Wednesday, August 06, 2014

Storytelling games, revisited (a little)

About 2 years ago I posted some thoughts on "role playing games" (more accurately "collaborative storytelling exercises") - specifically my experience with Fiasco, and my observation of Lady Blackbird.

At the time, I enjoyed the concept of Fiasco, but took issue with 2 things:

1) Failure for failure's sake. I feel like that comment/issue got a little overblown in my previous discussion - the bottom line is that I thought people were more excited than necessary about the game allowing and encouraging failure. But it's mostly semantic anyway, and that wasn't my main gripe about the game.

2) Completely reactive storytelling - that was my main gripe. When I think about a story, I think about ideas that are more interconnected and that take more than 1 comment to get across. That's not how Fiasco works - if you go into a scene in Fiasco with an idea that will take any kind of developing, you'll be disappointed. The way to enjoy Fiasco is to have no forethought (indeed, the game is about characters with little or no forethought), no plan, just see what happens and react to it.

That's all well and good, but it wasn't what I wanted from a storytelling game, and after putting thought into what I WOULD want from a storytelling game, I came up with a sort of variant or alternate structure - similar to Fiasco perhaps, but which would give players a bit more control over their own story arc, so their clever ideas don't get sidetracked and overrun by other players' clever ideas.

While Fiasco sets you up to tell a story like those Fiasco movies (Fargo, Burn After Reading, etc), my game would set you up to tell a story more like Pulp Fiction, where there are several distinct story arcs, but they overlap and intersect with each other. Each player would be "in charge" of one of the arcs, which could include more than just a main character (you could have support characters for example), and by alternating what I called "monolog scenes" (maybe a better term is "spotlight scenes") and "Interactive scenes," players would both get a chance to complete some thoughts about what's going on in their story arc, as well as play out interactive scenes with other players which will help shape and drive the overall story.

In the discussion of this idea, several people commented on potential down time - the phrase "monolog scene" seemed to turn people off, as if it meant 1 person would be talking at the rest for a long period of time. I feel like those comments were overly cautious though, as my impression of how those monolog scenes would go is more like "setting the scene" in Fiasco - a couple of paragraphs at most, just a chance for a player to get a word in edgewise without being interrupted by other players. I'd think they'd be short bridges between the interactive scenes, following one player's story arc from their interaction with their left hand neighbor's arc, to their interaction with their right hand neighbor's arc.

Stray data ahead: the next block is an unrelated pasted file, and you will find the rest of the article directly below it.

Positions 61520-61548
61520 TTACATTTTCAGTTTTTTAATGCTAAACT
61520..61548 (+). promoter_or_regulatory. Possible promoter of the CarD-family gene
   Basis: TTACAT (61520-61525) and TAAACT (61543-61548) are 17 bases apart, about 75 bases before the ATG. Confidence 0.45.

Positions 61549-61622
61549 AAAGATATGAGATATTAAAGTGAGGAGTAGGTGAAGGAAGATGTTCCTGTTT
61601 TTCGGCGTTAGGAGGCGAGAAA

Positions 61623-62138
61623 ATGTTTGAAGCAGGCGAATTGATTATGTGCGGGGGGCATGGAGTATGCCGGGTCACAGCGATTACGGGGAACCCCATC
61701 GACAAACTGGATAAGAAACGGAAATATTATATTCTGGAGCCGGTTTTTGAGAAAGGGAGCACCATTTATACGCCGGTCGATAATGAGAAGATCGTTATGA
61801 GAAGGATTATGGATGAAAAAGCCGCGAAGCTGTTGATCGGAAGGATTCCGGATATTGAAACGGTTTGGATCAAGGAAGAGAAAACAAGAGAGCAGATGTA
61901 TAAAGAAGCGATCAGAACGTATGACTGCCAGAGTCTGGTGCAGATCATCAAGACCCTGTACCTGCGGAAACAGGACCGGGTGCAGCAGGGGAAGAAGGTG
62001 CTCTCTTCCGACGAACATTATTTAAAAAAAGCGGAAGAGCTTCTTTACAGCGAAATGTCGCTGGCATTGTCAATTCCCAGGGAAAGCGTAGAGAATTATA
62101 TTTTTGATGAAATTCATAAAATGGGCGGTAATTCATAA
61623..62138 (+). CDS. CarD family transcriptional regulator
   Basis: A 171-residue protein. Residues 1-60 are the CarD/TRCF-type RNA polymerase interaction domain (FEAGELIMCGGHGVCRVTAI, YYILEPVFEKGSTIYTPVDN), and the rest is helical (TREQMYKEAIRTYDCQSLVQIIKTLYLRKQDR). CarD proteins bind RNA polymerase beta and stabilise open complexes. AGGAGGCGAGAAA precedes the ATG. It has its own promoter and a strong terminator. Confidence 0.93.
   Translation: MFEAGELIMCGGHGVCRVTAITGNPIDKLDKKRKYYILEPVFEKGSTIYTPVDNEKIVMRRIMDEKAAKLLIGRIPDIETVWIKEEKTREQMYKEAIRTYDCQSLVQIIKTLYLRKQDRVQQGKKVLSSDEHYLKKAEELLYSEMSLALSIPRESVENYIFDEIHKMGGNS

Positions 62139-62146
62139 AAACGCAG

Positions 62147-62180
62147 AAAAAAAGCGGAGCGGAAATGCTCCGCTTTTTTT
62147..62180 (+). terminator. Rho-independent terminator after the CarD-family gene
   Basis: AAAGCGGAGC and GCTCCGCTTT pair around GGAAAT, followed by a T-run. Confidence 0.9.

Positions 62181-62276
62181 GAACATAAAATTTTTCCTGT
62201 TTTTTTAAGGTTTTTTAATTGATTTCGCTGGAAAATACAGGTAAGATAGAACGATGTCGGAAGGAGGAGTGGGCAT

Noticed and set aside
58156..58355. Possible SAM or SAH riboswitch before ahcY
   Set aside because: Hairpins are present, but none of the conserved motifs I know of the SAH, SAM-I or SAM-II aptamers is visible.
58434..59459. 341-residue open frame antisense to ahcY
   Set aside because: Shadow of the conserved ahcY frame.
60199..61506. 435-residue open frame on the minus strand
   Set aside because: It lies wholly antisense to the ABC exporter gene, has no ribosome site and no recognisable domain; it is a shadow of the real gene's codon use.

Anyway, I'm sure each person has a different idea of what a monologue or "spotlight" scene really is, and each person has their own level of tolerance for listening to someone else's idea before wanting to interject their own. So even if my structure works just the ay I think it will, it's not going to be for everybody.

There was another aspect of my structure that I thought was neat, but it didn't come up in any of the discussions at the time... and that's the set-in-stone-ness of the scenes in the 1st act (once they've played out), toward which you must construct the scenes in the 2nd act. That is to say, in the 2nd act, when the players are re-playing the chronology, they know what's got to happen in the future (they already played those scenes out). So they have some direction... they know they have to get to the diner with the briefcase, for example, but they currently do not have the briefcase. So they have to work that into their narrative.

Last night I was talking to my indie RPG friend, Brian, and he mentioned some new (?) game where the whole premise is that everyone knows the endpoint of the story, and knowing that gives players direction. Unlike Fiasco, which is very open, this type of game gives players a specific end goal that they know they have to work toward. I found that interesting, and it reminded me of my Pulp Fiction game structure, where in act 2, you have exactly that (you know what you have to work toward).

I actually like that in the Pulp Fiction game, you have both aspects - in act 1 you have the openness to create whatever lynchpins you want, then in act 2 those lynchpins provide direction for the scenes to build toward.

The last thing I wanted to talk about was a little more specifically how the Pulp Fiction game would work. Brian pointed out to me that with the openness there's something of a hurdle to get over to get scenes started. That could be one of the challenges in Fiasco, in fact. An interesting thing about these storytelling games is when the characters are thrown a curveball, some stimulus they have to work into the story. I agree with that. Brian was concerned that my Act 1 would suffer that same problem, but I think that's because it wasn't clear that the 'setup' part of the game (analogous to Fiasco), you would be choosing this stimulus in some way. But what way?